Public Release: 

Parkinson's gene linked to lung cancer

Medical College of Wisconsin

Researchers at the Medical College of Wisconsin (MCW), in collaboration with other colleagues of the Genetic Epidemiology of Lung Cancer Consortium (GELCC), have identified a gene that is associated with lung cancer.

The findings are published in American Journal of Human Genetics. Through whole exome sequencing, researchers identified a link between a mutation in PARK2, a gene associated with early-onset Parkinson's disease, and familial lung cancer.

The researchers sequenced the exomes (protein coding region of the genome) of individuals from a family with multiple cases of lung cancer. They then studied the PARK2 gene in additional families affected by lung cancer.

"While this specific mutation is very rare in the general population, there was a significant association between the PARK2 mutation we studied and the families with multiple cases of lung cancer," said Donghai Xiong, PhD, assistant professor of pharmacology and toxicology at MCW and the lead author on the paper.

"These results implicate this specific mutation as a genetic susceptibility factor for lung cancer, and provide an additional rationale for further investigations of this gene and this mutation for evaluation of the possibility of developing targeted therapies against lung cancer in individuals with PARK2 variants," added Ming You, MD, PhD, the Joseph F. Heil Jr. Professor of Oncogenesis at MCW and Director of the MCW Cancer Center.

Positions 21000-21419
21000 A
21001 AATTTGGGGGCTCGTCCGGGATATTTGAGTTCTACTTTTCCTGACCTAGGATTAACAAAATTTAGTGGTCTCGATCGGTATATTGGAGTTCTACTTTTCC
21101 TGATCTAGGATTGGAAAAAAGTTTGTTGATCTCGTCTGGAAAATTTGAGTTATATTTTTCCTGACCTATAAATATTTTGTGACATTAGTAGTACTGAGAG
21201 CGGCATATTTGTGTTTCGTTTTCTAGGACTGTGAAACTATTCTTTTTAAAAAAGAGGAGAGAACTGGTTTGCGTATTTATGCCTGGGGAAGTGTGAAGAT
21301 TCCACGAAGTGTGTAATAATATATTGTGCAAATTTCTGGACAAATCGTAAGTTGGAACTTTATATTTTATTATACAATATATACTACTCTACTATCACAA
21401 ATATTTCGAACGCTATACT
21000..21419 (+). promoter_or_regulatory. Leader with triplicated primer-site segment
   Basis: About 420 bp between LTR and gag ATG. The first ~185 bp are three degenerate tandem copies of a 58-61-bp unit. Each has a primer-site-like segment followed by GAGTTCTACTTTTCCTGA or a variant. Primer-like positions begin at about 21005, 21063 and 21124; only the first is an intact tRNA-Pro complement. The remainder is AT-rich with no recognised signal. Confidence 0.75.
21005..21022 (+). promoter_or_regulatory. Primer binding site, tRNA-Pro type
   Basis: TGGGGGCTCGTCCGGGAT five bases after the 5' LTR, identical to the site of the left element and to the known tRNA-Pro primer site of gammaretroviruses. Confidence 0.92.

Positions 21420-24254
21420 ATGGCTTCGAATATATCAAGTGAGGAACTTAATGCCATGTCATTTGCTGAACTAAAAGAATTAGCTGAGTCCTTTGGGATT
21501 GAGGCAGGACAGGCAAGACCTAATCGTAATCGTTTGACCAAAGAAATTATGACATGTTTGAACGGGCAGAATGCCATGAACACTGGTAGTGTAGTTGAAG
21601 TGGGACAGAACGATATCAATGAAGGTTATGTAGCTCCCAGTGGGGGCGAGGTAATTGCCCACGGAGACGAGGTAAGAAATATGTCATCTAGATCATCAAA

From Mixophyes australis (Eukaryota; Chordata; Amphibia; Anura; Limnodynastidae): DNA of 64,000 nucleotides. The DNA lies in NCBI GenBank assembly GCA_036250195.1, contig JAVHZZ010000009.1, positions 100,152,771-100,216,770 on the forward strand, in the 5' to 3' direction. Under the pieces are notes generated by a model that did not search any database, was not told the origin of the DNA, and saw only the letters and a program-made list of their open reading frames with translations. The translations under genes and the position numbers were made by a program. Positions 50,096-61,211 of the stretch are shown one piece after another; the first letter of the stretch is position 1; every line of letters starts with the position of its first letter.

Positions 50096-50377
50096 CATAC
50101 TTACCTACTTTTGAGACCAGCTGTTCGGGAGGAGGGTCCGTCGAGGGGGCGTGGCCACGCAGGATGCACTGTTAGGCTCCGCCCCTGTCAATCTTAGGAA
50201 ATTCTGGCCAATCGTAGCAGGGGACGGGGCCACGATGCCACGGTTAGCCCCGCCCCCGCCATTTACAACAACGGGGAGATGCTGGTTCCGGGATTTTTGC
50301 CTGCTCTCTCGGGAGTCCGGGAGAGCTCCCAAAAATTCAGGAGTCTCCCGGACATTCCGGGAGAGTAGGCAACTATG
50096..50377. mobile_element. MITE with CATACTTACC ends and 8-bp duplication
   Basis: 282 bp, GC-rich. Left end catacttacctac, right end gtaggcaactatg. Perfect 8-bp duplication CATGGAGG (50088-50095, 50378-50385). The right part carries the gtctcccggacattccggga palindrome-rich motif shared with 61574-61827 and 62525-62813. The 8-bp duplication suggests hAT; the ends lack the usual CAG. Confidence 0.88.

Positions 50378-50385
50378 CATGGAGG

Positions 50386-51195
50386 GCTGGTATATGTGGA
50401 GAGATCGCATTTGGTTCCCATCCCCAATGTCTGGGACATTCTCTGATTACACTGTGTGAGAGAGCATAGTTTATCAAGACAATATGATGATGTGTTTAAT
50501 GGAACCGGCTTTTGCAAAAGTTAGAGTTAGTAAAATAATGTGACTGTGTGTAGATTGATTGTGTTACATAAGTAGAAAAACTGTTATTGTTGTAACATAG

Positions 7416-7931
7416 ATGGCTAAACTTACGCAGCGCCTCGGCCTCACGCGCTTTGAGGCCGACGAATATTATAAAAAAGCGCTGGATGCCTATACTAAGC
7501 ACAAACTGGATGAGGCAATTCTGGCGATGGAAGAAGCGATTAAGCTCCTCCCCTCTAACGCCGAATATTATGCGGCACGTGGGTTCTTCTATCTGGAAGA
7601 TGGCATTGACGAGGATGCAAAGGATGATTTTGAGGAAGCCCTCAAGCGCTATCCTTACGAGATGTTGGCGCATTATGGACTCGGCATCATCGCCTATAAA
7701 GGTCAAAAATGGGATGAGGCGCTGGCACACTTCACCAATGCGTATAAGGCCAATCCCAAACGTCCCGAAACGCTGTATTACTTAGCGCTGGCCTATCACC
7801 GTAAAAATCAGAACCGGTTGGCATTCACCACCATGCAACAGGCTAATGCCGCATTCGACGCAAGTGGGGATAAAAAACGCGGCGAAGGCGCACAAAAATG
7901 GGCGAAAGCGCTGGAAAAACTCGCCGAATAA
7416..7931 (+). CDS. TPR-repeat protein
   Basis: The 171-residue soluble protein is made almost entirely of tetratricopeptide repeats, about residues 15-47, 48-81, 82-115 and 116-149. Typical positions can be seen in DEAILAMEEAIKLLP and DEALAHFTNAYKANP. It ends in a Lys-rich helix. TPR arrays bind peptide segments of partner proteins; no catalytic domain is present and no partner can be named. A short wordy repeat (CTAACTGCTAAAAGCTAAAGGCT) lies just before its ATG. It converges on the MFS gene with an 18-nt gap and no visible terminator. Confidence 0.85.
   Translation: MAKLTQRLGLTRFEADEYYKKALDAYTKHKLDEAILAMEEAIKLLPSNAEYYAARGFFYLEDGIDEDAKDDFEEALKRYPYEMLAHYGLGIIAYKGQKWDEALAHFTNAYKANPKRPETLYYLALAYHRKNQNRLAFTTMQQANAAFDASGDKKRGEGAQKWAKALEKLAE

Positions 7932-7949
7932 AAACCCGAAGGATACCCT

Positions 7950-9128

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The GELCC is headed by Dr. Marshall Anderson, PhD, professor of medicine at MCW. Other GELCC collaborating institutions include the National Human Genome Research Institute, the University of Cincinnati College of Medicine, the University of Toledo College of Medicine, the Louisiana State University Health Sciences Center, the Karmanos Cancer Institute in Detroit, Mich., the Mayo Clinic, the Geisel School of Medicine at Dartmouth College, the University of Pennsylvania, and the Baylor College of Medicine in Houston, Tex.

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